Although animal-to-human diseases already cause an estimated 700,000 deaths each year, the potential for future pandemics is vast. “As many as 1.7 million unidentified viruses of the type known to infect people are believed to still exist in mammals and water birds. Any one of these could be the next ‘Disease X’ — potentially even more disruptive and lethal than COVID-19,” they write.

The solution? They advocate stimulus packages that offer incentives for more sustainable and nature-positive activities, and properly funding health systems to incentivise behavior change on the frontlines of pandemic risk — offering viable and sustainable alternatives to high-risk economic activities and protecting the health of the most vulnerable.

“This is not simple altruism — it is vital investment in the interests of all to prevent future global outbreaks,” they write.

They make a convincing case for adopting a “One Health” approach at all levels of decision-making — from the global to the most local — recognizing the complex interconnections among the health of people, animals, plants, and our shared environment.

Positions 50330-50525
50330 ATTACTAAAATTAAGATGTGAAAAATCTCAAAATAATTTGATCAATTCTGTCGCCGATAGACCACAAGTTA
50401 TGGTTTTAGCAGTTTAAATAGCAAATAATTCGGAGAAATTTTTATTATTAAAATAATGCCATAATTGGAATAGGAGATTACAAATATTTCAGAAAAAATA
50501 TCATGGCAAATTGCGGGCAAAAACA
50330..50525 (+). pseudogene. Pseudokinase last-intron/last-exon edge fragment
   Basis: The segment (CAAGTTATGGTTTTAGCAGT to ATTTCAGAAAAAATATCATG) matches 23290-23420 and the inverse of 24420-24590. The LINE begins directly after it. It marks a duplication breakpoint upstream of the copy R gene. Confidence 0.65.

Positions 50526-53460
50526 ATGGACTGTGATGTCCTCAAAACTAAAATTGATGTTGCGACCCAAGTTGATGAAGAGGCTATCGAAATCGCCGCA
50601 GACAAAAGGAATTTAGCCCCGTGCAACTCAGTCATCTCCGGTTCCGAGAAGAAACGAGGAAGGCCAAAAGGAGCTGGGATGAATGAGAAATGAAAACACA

In our country, the Centers for Disease Control and Prevention describes One Health this way: “One Health is an approach that recognizes that the health of people is closely connected to the health of animals and our shared environment.”

The CDC provides a long list of zoonotic diseases, spread between people and animals, including rabies, Salmonella infection, West Nile virus infection, Q Fever (Coxiella burnetii), anthrax, Brucellosis, Lyme disease, ringworm, and Ebola.

“Even the fields of chronic disease, mental health, injury, occupational health, and noncommunicable diseases can benefit from a One Health approach involving collaboration across disciplines and sectors,” says the CDC.

So, yes, we need to work together as members of one nation — no red state or blue states, no Democrats or Republicans — but Ameriancs united in fighting this pandemic and healing afterward.

We can use this crisis to earmark funds — locally and nationally — that will restart our economy but in a new and better way, in a way that is respectful of our environment. Our future health depends on it.

Because we are also members of the planet Earth at large, we need to commit to One Health for all.

When Congressman Tonko spoke at the county press briefing, he called for government to be led by science. We’ll end where we began with his important words: “Let science rule.”